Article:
I guess I’ll talk about how much I liked the books in the following entries, which is a bit of an odd format but seems like the only way to do it, since I don’t want to wait until I’ve finished reading them to write about the library.

As far as the library itself, it was dark when I got there, so it was very harshly lit by fluorescent lights. It’s very large and open, and was full of children and adults alike, even though it was closing in only an hour or so. It was well laid out for the most part, though finding the non-fiction was a bit tricky – it’s mostly all against the back wall, behind other, more clearly marked sections. The librarians were nice, though I did have to wait halfway through the transaction for one to get a roll of paper to replace the OTHER one’s roll. Get it yourself, bitch! But yeah, good library, good selection, definitely nicer staff than some I’ve been to.

Some pictures:

As you can see, my skills in this area leave much to be desired. I should also probably take these pics during the day. Oh well.

So, that's what it looks like! For the full sized images just click on those l'il ones.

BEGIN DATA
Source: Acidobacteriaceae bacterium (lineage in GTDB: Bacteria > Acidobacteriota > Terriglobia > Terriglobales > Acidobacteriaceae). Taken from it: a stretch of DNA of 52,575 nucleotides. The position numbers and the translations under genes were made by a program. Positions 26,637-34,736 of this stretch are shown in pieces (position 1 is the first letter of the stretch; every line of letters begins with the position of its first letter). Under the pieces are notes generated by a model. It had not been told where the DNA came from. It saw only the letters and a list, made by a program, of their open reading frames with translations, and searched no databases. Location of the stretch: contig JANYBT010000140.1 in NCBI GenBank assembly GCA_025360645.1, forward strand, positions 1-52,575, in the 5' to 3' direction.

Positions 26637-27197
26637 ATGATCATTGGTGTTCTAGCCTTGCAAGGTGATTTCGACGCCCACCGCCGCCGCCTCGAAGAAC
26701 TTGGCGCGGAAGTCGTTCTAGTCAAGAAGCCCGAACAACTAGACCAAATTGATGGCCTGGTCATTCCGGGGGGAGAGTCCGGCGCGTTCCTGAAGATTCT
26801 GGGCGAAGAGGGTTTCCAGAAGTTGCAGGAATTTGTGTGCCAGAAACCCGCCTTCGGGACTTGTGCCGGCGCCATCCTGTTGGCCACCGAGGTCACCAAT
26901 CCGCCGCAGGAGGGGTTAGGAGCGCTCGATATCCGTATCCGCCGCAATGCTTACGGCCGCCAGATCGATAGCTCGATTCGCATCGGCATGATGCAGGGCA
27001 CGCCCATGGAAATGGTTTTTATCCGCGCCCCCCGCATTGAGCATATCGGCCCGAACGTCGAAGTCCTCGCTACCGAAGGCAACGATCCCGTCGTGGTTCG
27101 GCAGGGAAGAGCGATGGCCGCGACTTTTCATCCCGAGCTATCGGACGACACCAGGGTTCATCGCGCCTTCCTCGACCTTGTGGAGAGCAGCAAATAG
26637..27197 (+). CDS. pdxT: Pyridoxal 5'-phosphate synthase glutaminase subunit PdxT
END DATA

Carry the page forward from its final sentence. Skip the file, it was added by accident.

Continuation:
I just want to end the entry with a comment on I don’t support them, necessarily; I personally try to go to local independent bookstores when I do buy books, and libraries in general. Since I can’t link to information about the books at either of those places, I link to their amazon pages. It isn’t an endorsement, just a way for people to read more about the books and see what other people thought of them. No one will read this anyway, but I’d feel like a jerk if I thought somebody did and then thought I was’s number one fan or something. Well, that’s it for the first entry, hope somebody liked it/read it!

Oh, and a special thanks goes out to everyone who has listened to me talk about this wacky idea and feigned/expressed interest, and an EXTRA special thanks to Priscilla, who suggested writing about it in the first place, and to Natalie, who facilitated said connection, and who is almost always supportive of the crazy ideas I have.